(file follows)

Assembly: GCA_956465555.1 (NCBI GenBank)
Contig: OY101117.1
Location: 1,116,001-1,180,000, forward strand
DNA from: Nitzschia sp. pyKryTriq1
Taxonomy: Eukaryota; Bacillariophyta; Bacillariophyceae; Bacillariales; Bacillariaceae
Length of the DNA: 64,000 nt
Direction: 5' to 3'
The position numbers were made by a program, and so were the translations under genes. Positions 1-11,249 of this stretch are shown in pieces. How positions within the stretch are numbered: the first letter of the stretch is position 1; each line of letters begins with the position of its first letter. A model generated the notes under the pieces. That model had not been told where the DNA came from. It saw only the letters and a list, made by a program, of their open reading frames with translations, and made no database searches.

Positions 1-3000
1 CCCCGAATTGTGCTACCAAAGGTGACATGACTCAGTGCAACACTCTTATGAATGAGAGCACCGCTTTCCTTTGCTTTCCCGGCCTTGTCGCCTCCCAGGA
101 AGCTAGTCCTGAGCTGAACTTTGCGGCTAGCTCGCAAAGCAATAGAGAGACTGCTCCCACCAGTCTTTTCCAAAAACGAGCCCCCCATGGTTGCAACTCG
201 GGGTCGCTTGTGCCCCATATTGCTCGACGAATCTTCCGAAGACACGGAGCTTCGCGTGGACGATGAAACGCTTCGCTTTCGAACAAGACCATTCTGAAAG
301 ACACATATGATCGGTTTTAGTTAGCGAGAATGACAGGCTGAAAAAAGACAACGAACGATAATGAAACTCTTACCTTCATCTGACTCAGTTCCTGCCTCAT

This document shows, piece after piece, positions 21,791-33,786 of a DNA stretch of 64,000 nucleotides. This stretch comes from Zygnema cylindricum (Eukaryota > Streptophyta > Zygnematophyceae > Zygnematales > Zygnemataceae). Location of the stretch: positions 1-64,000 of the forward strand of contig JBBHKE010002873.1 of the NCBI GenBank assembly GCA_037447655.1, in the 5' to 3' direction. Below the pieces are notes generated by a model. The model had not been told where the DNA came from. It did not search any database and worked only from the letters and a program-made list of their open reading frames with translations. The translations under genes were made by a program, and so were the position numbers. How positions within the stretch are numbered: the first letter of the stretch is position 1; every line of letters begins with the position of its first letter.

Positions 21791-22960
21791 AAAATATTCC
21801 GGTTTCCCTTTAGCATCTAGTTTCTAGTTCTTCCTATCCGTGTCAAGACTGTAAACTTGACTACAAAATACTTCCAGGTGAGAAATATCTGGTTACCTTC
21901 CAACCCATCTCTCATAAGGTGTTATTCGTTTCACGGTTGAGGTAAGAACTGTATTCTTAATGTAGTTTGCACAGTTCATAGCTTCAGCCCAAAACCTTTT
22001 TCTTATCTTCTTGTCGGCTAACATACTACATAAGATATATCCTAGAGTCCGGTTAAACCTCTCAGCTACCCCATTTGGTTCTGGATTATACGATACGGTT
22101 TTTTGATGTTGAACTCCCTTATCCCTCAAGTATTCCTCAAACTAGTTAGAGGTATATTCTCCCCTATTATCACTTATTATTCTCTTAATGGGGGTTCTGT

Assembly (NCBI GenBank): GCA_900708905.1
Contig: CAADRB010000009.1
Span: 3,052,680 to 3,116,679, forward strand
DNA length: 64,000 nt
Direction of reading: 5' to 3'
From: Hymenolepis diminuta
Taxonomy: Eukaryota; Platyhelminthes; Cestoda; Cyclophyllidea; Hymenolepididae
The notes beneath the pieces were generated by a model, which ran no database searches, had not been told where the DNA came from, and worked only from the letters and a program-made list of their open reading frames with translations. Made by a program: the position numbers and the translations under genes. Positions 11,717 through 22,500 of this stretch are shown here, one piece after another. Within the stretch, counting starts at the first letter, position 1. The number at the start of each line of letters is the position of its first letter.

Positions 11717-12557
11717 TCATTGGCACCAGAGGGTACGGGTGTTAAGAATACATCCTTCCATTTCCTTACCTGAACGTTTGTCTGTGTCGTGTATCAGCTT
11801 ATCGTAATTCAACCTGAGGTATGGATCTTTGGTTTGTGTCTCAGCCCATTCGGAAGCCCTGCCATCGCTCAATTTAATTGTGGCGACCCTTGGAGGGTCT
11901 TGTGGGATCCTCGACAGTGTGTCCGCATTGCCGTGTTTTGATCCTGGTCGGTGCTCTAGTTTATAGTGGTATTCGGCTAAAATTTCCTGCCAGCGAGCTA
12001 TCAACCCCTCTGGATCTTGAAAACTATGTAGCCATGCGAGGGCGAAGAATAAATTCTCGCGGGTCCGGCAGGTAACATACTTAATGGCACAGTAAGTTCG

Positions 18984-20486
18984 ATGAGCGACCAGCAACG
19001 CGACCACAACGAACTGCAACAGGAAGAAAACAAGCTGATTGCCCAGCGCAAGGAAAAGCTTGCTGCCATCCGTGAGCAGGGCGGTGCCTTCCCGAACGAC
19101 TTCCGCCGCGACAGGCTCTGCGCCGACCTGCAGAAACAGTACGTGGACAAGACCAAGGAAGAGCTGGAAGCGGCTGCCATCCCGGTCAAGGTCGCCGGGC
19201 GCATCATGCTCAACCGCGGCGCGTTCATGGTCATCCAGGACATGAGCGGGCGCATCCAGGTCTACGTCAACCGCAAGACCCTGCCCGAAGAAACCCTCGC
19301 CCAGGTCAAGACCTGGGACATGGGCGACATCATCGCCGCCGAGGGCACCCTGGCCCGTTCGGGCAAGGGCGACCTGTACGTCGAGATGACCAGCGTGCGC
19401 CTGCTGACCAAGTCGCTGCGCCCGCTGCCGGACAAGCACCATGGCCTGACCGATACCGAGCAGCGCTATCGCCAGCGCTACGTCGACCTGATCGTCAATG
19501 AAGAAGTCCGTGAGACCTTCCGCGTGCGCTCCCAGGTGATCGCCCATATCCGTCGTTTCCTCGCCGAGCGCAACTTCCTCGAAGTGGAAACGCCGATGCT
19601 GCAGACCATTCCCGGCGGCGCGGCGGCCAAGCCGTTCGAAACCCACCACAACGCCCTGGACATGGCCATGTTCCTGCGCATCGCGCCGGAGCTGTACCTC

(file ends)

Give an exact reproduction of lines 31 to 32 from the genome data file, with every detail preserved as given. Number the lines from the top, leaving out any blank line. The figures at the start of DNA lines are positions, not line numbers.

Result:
11801 ATCGTAATTCAACCTGAGGTATGGATCTTTGGTTTGTGTCTCAGCCCATTCGGAAGCCCTGCCATCGCTCAATTTAATTGTGGCGACCCTTGGAGGGTCT
11901 TGTGGGATCCTCGACAGTGTGTCCGCATTGCCGTGTTTTGATCCTGGTCGGTGCTCTAGTTTATAGTGGTATTCGGCTAAAATTTCCTGCCAGCGAGCTA